Germany and the Boxer Uprising in China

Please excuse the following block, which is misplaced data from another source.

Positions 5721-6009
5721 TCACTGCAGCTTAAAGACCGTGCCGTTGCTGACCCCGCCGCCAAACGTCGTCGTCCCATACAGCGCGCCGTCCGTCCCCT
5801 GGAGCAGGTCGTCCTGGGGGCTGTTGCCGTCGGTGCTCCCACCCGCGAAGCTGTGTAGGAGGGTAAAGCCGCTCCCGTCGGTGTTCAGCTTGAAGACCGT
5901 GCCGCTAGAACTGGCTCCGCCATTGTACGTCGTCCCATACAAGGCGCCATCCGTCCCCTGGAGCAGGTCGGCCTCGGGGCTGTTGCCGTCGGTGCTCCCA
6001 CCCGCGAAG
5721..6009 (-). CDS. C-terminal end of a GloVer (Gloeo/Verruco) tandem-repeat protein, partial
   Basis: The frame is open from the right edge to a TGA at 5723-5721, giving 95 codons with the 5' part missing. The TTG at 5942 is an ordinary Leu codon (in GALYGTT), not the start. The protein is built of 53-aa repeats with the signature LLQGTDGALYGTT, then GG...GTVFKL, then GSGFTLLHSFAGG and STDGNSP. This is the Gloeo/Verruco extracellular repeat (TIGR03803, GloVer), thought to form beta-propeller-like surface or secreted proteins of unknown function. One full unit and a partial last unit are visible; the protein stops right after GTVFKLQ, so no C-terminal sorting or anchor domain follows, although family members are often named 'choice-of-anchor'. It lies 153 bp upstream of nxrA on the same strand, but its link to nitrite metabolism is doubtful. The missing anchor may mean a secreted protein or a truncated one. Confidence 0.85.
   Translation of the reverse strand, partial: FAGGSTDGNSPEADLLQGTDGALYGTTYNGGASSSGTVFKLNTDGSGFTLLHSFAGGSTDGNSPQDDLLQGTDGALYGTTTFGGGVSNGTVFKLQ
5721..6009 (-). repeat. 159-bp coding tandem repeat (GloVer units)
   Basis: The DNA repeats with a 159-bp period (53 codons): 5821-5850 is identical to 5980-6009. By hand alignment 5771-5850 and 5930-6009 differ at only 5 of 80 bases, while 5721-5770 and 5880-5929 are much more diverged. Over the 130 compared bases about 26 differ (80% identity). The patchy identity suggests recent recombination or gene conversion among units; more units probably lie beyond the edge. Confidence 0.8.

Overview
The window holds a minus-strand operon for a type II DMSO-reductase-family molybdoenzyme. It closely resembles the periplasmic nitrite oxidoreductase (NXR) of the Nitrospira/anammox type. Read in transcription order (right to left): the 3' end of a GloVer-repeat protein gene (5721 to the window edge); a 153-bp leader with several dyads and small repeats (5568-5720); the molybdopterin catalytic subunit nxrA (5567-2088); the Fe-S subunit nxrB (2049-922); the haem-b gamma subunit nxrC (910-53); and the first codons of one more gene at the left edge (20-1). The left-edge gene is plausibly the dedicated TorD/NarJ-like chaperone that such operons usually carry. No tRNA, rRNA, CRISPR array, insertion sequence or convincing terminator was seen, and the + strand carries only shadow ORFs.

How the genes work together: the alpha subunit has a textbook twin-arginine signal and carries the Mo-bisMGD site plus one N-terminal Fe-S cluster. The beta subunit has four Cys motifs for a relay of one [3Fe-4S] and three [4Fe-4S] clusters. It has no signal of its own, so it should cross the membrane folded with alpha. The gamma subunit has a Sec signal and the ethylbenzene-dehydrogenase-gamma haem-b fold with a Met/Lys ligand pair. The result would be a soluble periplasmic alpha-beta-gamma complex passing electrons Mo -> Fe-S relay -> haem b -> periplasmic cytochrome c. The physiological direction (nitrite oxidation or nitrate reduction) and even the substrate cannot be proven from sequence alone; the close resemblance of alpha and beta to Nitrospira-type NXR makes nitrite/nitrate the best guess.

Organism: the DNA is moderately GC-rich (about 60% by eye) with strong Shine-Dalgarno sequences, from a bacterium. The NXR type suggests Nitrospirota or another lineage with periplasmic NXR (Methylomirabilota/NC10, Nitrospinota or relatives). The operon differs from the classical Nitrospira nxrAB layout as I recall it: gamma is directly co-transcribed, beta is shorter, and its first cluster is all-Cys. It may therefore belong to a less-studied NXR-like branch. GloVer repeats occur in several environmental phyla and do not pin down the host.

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In late 1890’s, a xenophobic Yihetuan (“Boxer”) movement emerged in German sphere of influence in Shandong. In 1900, the movement spread into the neighbouring province of Zhili and was largely tolerated by anti-foreign officials. Foreign diplomats failed to understand this threat. As a consequence of hasty and miscalculated moves of both sides, the Chinese court found itself in the middle of an open conflict with the great powers. Since mid-June, foreign detachments were fighting with governmental troops in Zhili; on June 20, German Minister to China was killed and the siege of the Beijing legations began. German forces in the Far East were too limited to participate much on the fighting. Germany sent a large expeditionary force to the Far East, but these troops arrived too late to take part on the conquest of Beijing on 14 August 1900. Allied forces under supreme command of German Field Marshall Alfred von Waldersee occupied Zhili and conducted many punitive operations at the country. During the crisis, Germany gained bad reputation for the conduct of her troops.
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